from Old One Eye Pete

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INDECISION

Billy Dupre pulled his ivory-handled Colt pistol from its holster and laid it beside him on the granite boulder. He looked at the revolver thoughtfully, then twisted away to gaze at the valley below. The morning light was just beginning to turn the tops of the western mountains a pinkish-orange. He sighed and shook his head.

“You backin’ and fillin’ again?” a sleepy voice asked from the other side of the burnt-out fire.

Billy glanced around. “I can’t help it, Johnny,” he said. “I just can’t get to makin’ up my mind to killin’ a man just cuz I’m paid to do it. A man who never did nothin’ to me or mine. Someone I don’t even know.”

“You were in the army, same as me,” Johnny Kemp said. “You did it then, didn’t ya?”

“That was war. This is different.”

“And you’re from Missouri, same as me,” Kemp persisted. “Weren’t there no bushwhackers where you come from?”

“Yep, and I shot my share. But that was defendin’ my family and my home, same as when I joined up.” Billy looked toward the sunlit mountain peaks. “Not that it did me much good. By the time I got back, my ma was dead, my pa was half-crazy, and that Sally Ann–” He stood abruptly and nudged at the ashes in the fire ring with his booted toe. “There’s no embers left. You got a match?”

“That girl done and gone, didn’t she?” Johnny sat up and reached for his knapsack. “That Sally Ann?”

“It’s all done and gone.” Billy turned and began moving around the edge of the campsite, collecting small pieces of downed aspen branches. “All of it’s right done and gone.”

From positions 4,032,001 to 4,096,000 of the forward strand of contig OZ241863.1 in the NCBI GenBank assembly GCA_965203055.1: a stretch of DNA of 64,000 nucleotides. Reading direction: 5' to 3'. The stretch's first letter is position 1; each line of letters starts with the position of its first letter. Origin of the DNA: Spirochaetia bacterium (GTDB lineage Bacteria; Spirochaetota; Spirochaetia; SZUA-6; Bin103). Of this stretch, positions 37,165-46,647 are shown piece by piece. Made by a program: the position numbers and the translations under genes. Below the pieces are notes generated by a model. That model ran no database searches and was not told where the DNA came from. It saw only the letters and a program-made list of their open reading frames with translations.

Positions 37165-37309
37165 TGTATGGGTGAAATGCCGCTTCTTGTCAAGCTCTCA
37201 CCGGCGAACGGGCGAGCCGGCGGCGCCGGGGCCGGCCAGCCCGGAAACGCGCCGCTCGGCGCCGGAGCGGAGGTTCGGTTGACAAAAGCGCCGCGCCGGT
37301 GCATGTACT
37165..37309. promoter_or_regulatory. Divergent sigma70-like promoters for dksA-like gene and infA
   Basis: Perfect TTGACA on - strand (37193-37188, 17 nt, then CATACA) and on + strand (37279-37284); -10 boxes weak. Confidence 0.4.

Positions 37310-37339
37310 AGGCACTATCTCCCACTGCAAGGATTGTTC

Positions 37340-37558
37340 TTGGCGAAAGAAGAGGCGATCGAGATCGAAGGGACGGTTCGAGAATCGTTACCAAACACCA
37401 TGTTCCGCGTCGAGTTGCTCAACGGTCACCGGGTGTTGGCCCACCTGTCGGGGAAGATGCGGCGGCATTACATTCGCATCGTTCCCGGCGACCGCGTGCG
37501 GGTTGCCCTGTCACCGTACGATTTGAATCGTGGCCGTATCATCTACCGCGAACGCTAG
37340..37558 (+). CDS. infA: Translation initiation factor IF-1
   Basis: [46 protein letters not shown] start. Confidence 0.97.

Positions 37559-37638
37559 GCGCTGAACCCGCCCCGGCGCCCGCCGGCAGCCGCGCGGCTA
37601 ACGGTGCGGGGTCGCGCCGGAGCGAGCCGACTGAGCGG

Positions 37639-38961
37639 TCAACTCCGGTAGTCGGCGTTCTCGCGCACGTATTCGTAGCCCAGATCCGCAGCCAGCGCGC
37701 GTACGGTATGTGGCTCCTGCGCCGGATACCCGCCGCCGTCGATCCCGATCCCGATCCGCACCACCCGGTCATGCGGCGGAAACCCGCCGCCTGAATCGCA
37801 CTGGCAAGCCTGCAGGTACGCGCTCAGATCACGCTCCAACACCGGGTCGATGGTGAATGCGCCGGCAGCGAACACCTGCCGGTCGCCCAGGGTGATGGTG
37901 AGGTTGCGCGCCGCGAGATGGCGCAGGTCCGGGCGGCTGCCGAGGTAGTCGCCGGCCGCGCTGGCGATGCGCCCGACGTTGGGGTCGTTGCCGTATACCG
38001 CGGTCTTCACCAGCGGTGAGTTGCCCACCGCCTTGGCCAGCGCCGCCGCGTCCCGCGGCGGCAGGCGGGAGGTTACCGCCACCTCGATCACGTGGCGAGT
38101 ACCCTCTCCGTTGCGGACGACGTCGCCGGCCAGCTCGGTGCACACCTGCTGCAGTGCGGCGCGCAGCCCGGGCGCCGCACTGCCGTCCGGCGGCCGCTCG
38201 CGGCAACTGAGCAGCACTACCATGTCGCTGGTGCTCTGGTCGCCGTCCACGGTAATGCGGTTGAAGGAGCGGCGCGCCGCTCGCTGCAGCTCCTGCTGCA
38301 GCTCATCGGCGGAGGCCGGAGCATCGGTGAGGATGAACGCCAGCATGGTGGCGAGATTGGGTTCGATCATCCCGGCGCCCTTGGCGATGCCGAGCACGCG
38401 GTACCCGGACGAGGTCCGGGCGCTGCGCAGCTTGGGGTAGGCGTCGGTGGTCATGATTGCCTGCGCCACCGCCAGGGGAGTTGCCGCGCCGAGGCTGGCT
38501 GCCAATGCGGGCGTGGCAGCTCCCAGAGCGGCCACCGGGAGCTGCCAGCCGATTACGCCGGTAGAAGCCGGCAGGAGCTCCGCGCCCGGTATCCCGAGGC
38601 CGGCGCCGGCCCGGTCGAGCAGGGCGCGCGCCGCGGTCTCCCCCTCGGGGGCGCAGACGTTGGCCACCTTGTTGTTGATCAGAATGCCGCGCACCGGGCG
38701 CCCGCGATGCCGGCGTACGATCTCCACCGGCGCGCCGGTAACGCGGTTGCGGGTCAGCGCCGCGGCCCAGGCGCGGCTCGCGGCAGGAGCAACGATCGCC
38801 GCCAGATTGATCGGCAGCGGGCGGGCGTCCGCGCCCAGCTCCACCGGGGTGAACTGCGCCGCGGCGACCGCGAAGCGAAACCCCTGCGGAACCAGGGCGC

“So you should be wrathful enough to shoot just about any varmint that crosses your path.” Kemp stood, stretched, and began buckling his pants. “Cuz there’s no one left back there and no one here neither.” He grinned. “No one ’sides me.” He crossed to the boulder and hefted the Colt, then flipped it expertly, feeling the balance of the thing. “Nice gun,” he said.

“No, you can’t have it,” Billy said. He dropped an armload of wood beside the fire ring.

Kemp grinned, put the pistol back on the rock, and crossed to the firewood. “So what’re you gonna do if you don’t go to shootin’ for pay?” He crouched down, took out his knife, and began shaving bark into a small pile. “You gonna go back to laborin’ at one of those Etown sawmills? Become a mine flunky?”

“I might.” Billy went back to the big rock. He stared down at the valley as he reholstered the pistol. “We had us a farm in Missouri,” he said thoughtfully.

Johnny Kemp rocked back on his heels. An incredulous grin split his face. “You gonna be a farmer? A bug-ridden land-rich cash-poor dirt grubber?”